For banks building mutual fund businesses, the best place to start is right at home.

That's the advice of Richard A. Davies, president of First Chicago Investment Services Inc. and Eugene G. "Trip" Purcell 3d, vice president and manager of Branch Banking and Trust Co. Both First Chicago and BB&T, which is based in Wilson, N.C., have taken the plunge into the funds.

"Cross-selling to current customers is our No. 1 priority," Mr. Davies told bankers at the American Banker 1993 bank mutual fund conference.

|Total Commitment'

The strategy at First Chicago Corp., which recorded its first significant mutual fund sales in late 1991 and now has $1.5 billion of assets in its proprietary First Prairie Funds, is "total commitment to cross-selling," he said.

The bank currently has investment relationships with about 4% of its customer base, Mr. Davies said. That leaves the bank's mutual fund marketing force with a long list of prospects who already have relationships with the bank.

These people are more likely to buy funds from their own bank. A study by Fidelity Investments found that 32% of investors who already own funds are "very likely" to buy funds from their own banks. That compares with only 8% who are likely to develop new bank relationships.

"You should really start with your own customer base,' agreed Joseph F. Kissel, executive vice president of Concord Financial Group Inc., a major sponsor, distributor, and administrator of proprietary bank mutual funds.

Bankers have cross-selling opportunities right under their noses, Mr. Purcell said. At BB&T, for example, opportunities exist with trust customers, traditional commercial customers, merged thrift customers, * and insurance customers.

Building the Business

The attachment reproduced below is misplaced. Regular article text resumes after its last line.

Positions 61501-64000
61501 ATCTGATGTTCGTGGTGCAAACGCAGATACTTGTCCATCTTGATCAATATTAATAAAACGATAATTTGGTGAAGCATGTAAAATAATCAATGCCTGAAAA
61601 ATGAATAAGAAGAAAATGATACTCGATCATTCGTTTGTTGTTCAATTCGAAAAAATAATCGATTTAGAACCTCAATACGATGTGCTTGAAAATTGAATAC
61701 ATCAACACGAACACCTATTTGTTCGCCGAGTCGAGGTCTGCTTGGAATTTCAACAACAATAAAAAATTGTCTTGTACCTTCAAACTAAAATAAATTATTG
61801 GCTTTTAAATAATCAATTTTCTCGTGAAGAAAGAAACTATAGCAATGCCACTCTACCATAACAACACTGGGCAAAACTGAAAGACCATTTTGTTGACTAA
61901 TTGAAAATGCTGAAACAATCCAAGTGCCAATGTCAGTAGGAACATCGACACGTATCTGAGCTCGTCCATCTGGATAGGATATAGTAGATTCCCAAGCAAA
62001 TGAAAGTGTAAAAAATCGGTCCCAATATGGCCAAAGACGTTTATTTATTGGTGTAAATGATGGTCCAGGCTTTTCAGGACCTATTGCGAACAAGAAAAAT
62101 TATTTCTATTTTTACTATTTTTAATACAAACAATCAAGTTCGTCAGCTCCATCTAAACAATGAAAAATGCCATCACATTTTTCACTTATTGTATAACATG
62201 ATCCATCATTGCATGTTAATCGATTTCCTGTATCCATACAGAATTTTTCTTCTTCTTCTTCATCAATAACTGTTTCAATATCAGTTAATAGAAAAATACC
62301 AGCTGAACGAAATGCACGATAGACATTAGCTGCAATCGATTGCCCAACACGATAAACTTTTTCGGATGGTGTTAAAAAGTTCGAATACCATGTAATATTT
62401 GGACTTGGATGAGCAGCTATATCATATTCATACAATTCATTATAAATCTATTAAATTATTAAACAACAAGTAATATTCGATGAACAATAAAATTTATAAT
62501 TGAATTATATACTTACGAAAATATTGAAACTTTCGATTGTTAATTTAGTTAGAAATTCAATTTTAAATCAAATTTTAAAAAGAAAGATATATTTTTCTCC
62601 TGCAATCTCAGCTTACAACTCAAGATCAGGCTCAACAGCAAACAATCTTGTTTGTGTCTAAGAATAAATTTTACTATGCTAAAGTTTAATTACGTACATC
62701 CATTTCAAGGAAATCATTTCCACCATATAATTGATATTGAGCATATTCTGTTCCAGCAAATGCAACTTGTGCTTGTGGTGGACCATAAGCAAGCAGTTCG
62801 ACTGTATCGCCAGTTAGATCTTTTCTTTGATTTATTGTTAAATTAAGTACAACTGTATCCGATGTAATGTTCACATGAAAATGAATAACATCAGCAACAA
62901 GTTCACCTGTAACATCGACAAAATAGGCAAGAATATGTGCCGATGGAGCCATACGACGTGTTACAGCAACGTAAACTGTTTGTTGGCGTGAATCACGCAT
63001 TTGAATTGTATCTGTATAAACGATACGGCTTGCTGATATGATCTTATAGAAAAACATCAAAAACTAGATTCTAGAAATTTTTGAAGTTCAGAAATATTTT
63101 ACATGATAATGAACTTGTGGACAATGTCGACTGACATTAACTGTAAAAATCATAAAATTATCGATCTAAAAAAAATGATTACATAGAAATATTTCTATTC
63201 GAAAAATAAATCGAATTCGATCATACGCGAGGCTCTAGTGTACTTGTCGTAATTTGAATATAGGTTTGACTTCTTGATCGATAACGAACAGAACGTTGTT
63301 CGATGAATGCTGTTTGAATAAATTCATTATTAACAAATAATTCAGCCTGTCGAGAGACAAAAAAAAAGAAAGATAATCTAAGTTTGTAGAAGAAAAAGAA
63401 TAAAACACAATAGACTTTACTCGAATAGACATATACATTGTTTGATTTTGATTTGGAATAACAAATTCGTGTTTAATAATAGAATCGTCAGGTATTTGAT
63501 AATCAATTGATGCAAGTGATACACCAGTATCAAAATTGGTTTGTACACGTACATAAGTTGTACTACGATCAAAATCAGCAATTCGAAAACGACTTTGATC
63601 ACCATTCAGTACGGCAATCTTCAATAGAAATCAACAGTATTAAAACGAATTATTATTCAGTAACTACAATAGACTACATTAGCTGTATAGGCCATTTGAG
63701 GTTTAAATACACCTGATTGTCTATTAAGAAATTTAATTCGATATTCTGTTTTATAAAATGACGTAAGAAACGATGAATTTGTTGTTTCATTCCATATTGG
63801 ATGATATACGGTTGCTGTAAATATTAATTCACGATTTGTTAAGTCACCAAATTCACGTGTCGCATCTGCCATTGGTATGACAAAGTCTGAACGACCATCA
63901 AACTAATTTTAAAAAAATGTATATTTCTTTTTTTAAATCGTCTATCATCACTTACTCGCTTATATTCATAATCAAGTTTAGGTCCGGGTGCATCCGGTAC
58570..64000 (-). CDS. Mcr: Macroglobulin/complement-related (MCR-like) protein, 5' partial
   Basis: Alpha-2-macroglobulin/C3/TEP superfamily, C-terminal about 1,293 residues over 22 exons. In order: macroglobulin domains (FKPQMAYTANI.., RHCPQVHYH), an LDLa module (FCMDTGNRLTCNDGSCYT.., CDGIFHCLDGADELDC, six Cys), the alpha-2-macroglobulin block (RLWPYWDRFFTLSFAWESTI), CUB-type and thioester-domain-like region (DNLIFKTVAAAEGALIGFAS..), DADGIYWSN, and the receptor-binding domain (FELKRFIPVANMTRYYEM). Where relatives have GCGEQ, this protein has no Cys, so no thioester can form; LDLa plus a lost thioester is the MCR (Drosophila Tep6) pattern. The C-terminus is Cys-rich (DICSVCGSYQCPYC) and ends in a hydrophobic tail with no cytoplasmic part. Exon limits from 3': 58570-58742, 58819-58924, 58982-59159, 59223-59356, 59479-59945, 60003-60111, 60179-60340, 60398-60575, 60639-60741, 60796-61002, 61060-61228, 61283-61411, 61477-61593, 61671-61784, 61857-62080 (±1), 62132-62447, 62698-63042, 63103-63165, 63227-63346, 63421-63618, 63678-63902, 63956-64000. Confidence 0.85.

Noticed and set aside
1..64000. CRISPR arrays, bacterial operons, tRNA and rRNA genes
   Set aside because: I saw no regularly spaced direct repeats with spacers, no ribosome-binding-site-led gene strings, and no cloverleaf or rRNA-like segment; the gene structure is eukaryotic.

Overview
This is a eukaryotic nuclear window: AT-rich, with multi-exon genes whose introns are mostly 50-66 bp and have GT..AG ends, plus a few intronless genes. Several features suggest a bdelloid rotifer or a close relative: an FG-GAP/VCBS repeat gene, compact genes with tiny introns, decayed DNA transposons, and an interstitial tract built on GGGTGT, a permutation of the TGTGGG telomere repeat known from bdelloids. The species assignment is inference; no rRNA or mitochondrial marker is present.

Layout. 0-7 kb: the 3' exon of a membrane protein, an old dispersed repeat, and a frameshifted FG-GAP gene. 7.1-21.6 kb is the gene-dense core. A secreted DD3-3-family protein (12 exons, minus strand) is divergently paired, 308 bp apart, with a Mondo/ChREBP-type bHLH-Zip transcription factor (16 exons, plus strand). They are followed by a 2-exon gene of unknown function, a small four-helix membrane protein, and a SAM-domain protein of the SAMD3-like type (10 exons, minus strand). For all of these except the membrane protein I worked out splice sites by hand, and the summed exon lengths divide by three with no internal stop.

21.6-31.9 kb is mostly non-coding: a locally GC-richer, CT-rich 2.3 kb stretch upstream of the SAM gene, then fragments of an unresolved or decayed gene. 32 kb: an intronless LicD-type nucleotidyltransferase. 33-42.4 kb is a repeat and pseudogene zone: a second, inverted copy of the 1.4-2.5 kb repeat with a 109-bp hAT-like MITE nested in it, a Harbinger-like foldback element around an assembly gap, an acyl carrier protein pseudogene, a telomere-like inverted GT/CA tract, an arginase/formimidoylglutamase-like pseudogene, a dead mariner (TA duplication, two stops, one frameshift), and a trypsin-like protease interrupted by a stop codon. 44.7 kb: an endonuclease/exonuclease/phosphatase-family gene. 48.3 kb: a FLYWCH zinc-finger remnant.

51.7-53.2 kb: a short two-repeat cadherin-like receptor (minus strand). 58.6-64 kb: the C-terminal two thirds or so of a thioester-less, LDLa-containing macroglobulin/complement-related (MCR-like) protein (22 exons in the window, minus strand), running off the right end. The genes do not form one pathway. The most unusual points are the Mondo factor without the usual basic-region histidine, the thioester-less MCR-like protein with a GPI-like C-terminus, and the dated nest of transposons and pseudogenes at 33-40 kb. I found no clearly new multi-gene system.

With mutual fund assets of $340 million, $42 million of which is in retail assets, the bank has made great strides since it started its mutual fund group in October 1992. The bank now has 15 salespeople, up from two last year.

B&T is the fourth-largest bank in North Carolina, with $8 billion of assets and 230 branches. Many of the households it serves have incomes over $100,000. Wit $2 billion in trust assets, BB&T also has ample ability to convert trust assets into new funds.

The Biggest Obstacle

BB&T started offering funds because its customers wanted them. It also wanted to expand its market and keep up with the competition - banks, brokers, and mutual fund companies. Proprietary fund sales account for about 40% of what BB&T's brokers are selling.

The bank has encountered obstacles to cross-selling, however, and "the biggest obstacle is us," Mr. Purcell said. Employees are not well educated about mutual funds, and that translates into missed opportunities and lost business.

Like most banks, BB&T lacks a "sales culture," he explained. Employees need training - and incentives. BB&T has hired Omega Performance, San Francisco, to train employees in making referrals. "Some people might think it's rude to ask customers if we can help them," Mr. Purcell joked.

Another stumbling block, Mr. Purcell, said is that employees and customers lack awareness and knowledge of investment products. And the bank also must make buying funds more convenient, he said. With one sales representative for every 15 branches, BB&T needs more investment counselors.

First Chicago, which is now concentrating on selling to current bank customers, plans eventually to go after investors who use brokers. But people who want to do all their own research and are averse to paying fees do not fit into its marketing strategy, Mr. Davies said.

What Bank Customers Want

That view reflects the Investment Company Institute's findings on what investors who buy mutual funds through banks want. The typical customer who buys funds from a bank is looking for personal contact and for guidance from a trusted adviser, the study found. Such customers are not self-reliant when it comes to investing and do not object to paying fees.

"It is very clear that the no-load buyer is very different than the load buyer," Mr. Davies said in an interview. "Load buyers want advice. While they don't want to pay a load, they are not so price sensitive."

Mr. Davies has no qualms about charging sales fees for investment products. If you don't charge a load, "you're leaving money on the table," he said.

Both Mr. Davies and Mr. Purcell forecast tougher days ahead for banks in the fund business.

"The game is changing," Mr. Davies said. Banks will soon "have to work harder for the same return."

Mr. Purcell agreed. "There will be times when demand won't be like it is today."

George M. Salem, a bank analyst with Prudential Securities, said that when the market sags, many banks will pull out of the mutual funds business.

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